November 2, 2005: Stephen B. Bright
Bright is best known as Director of the Southern Center for Human Rights, based in Atlanta. This public interest legal project provides poor people who have been convicted of crimes or who are in prison with greater access to lawyers and more equal treatment in America's courts. The Center also provides legal representation to people facing the death penalty and to prisoners facing cruel and unconstitutional prison conditions.
As head of the Center since 1982, Bright has worked tirelessly to eliminate the inequality and racial discrimination that he sees poor people and minorities encounter in the judicial system. He believes that "The criminal justice system is the part of our society that [has] been the least effected by the civil rights movement."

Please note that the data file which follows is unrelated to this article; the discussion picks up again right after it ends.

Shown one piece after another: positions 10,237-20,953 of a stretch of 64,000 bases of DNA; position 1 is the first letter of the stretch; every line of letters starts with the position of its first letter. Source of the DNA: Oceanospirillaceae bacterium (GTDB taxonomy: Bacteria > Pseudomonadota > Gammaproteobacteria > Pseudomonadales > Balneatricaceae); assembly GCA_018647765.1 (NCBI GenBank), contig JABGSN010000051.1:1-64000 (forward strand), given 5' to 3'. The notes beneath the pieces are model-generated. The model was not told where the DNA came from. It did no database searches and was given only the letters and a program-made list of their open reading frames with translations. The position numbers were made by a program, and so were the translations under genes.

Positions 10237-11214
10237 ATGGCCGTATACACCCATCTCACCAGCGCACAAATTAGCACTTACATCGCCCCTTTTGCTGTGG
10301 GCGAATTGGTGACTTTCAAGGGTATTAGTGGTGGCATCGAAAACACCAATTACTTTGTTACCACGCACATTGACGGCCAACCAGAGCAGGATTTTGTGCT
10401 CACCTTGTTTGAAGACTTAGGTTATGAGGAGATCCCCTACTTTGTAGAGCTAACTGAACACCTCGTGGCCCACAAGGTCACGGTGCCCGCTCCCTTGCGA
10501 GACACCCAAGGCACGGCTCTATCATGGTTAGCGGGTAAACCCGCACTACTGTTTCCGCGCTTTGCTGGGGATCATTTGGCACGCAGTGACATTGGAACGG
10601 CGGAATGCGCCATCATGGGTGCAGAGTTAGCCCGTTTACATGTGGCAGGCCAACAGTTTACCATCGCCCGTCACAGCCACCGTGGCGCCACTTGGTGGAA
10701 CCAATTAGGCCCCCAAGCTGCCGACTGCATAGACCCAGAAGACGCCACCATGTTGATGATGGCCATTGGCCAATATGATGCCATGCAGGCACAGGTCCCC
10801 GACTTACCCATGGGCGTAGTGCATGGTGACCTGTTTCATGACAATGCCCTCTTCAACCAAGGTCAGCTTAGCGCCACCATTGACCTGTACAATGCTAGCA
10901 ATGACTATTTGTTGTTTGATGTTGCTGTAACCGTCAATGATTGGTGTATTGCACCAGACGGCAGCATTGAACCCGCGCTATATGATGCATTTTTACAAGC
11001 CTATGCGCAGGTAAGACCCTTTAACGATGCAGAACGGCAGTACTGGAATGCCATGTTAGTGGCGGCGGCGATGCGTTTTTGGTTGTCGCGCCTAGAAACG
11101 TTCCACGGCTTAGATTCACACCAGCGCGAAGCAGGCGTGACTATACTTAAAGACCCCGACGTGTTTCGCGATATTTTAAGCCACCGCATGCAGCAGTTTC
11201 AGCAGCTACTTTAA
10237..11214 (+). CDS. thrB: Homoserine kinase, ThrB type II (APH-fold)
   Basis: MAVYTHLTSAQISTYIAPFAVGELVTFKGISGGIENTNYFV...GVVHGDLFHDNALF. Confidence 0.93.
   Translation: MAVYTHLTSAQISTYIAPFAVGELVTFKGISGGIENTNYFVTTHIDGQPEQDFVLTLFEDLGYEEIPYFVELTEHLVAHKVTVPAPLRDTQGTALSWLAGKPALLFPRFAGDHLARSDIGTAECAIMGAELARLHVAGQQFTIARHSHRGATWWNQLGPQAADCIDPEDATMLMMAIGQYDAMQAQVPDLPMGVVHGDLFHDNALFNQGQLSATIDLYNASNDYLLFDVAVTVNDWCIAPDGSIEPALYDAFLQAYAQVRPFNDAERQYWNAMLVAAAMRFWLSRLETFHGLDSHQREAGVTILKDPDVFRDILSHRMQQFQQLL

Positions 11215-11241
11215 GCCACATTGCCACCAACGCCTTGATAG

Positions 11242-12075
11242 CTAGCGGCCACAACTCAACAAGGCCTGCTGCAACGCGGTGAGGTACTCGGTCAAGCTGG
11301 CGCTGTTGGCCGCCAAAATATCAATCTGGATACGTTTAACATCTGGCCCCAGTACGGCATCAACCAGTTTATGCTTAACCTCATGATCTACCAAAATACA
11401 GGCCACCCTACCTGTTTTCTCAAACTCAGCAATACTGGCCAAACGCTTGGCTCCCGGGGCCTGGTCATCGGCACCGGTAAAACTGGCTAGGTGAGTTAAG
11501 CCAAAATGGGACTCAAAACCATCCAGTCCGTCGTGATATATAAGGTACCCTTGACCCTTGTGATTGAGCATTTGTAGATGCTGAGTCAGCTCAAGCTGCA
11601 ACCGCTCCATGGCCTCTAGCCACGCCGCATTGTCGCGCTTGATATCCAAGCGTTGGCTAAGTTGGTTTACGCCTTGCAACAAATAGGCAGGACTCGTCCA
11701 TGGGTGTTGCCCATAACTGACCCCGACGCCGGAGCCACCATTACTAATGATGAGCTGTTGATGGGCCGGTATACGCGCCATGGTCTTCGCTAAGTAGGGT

Bright has also become one of the nation's most outspoken opponents of the death penalty, representing people facing the death penalty at trials and on appeals since 1979. In 1988, he argued the case of Amadeo v. Zant before the U.S. Supreme Court, in which the death sentence was set aside because of racial discrimination. He has testified before committees of Congress and at the state level in a number of southern states.